Play It Again

August 12, 2008|By JEFF ZREBIEC

A recap of the Orioles' 13-8 loss to the Indians last night:

Rally spoiled

With the Orioles down 7-3 going into the seventh inning, the team displayed its resiliency yet again. The Orioles scored five runs in the seventh to take the lead. However, it didn't last long as reliever Rocky Cherry gave up one run in the seventh and two in the eighth.

Sarfate crushed

Given one more chance to keep his spot in the rotation, Dennis Sarfate authored another poor performance. In four-plus innings, he allowed seven runs (six earned) on five hits, including a homer, five walks and a wild pitch. He stabilized somewhat after the Indians' four-run first inning before finding trouble again with two walks to start the fifth. Both runners later scored. In three starts since moving into the rotation, Sarfate has allowed 17 runs (14 earned), 13 hits, three home runs and 11 walks in 11 innings.

A foot short

For the second straight game, a defensive miscue by shortstop Alex Cintron was instrumental in a big first inning by the opposition. With men on first and second bases and two runs already having scored, Shin-Soo Choo hit what appeared to be a routine double-play ball to Sarfate. The pitcher fielded it cleanly and threw to Cintron, who was covering second. But not only was Cintron's throw to first too late to get Choo, but second base umpire Mike Estabrook ruled that the shortstop didn't touch second. Replays appeared to show that he was right.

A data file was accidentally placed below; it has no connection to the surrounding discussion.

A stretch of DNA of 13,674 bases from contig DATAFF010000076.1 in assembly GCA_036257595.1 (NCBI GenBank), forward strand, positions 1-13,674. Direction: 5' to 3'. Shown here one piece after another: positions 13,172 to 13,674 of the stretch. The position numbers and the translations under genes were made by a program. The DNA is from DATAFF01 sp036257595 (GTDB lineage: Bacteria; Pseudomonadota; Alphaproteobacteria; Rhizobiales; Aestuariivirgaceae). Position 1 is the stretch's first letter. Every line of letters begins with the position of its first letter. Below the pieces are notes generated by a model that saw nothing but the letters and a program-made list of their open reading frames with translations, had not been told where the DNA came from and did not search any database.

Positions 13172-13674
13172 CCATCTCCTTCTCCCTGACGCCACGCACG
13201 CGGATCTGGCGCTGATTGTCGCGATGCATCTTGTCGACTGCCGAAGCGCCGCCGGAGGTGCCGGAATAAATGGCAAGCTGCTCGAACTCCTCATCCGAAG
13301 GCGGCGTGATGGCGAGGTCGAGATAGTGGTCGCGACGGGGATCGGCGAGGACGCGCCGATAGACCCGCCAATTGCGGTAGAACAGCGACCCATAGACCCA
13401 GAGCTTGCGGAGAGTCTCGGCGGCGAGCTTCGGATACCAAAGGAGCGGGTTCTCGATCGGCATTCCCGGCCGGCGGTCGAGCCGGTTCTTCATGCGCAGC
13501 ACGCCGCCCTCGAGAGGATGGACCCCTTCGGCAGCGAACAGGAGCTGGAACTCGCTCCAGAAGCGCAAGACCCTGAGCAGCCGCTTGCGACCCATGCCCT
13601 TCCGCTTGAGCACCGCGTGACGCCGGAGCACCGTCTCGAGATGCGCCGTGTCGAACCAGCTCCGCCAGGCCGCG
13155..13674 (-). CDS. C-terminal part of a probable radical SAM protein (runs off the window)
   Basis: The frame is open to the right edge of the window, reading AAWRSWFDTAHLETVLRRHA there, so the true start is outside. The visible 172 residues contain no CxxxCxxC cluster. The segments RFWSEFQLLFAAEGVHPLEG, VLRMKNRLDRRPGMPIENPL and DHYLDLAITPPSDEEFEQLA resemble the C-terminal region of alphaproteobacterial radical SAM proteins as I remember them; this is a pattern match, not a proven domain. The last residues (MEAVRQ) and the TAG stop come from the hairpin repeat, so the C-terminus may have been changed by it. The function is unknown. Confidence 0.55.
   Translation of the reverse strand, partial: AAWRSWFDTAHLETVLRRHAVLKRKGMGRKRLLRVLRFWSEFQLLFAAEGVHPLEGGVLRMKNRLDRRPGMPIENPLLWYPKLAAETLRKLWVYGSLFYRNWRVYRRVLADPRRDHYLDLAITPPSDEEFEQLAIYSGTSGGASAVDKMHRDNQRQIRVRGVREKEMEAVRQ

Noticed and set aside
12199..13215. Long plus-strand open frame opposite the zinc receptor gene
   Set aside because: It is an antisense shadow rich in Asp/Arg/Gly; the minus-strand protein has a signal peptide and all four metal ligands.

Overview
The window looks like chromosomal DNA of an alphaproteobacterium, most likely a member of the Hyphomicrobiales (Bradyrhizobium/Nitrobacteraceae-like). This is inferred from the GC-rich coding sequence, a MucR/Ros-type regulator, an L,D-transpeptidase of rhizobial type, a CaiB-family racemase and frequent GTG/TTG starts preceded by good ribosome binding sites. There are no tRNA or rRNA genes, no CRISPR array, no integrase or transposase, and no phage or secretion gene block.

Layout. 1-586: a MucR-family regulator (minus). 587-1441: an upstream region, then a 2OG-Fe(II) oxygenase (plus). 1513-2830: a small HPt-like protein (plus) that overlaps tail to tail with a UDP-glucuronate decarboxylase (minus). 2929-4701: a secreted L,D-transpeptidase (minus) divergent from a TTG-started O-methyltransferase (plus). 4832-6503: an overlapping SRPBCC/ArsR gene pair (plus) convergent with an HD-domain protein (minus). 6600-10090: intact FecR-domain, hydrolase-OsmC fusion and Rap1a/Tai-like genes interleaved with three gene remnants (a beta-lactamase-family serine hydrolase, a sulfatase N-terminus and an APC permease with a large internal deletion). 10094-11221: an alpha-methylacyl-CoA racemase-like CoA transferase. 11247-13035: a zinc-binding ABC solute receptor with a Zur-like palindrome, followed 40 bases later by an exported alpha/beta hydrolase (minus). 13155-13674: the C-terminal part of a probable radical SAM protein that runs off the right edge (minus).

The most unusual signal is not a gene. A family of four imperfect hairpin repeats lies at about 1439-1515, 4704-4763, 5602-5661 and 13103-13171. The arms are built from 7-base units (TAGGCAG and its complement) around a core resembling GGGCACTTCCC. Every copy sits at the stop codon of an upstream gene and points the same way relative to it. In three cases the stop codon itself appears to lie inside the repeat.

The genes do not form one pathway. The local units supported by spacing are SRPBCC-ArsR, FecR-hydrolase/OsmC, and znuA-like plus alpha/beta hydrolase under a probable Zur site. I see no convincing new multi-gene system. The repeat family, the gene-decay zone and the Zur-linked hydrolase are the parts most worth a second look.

On deck

The pitching matchup in the second game of the series at 7:05 tonight is Orioles left-hander Garrett Olson (8-6, 6.06 ERA) against left-hander Jeremy Sowers (1-6, 5.70). Olson, who allowed six earned runs in just 2 2/3 innings in his last start against the Los Angeles Angels, has never faced the Indians. Sowers has started three games against the Orioles and is 0-2 with a 11.57 ERA. He has allowed three earned runs or fewer in eight of his 13 starts but has just one win to show for it.

Baltimore Sun Articles
Please note the green-lined linked article text has been applied commercially without any involvement from our newsroom editors, reporters or any other editorial staff.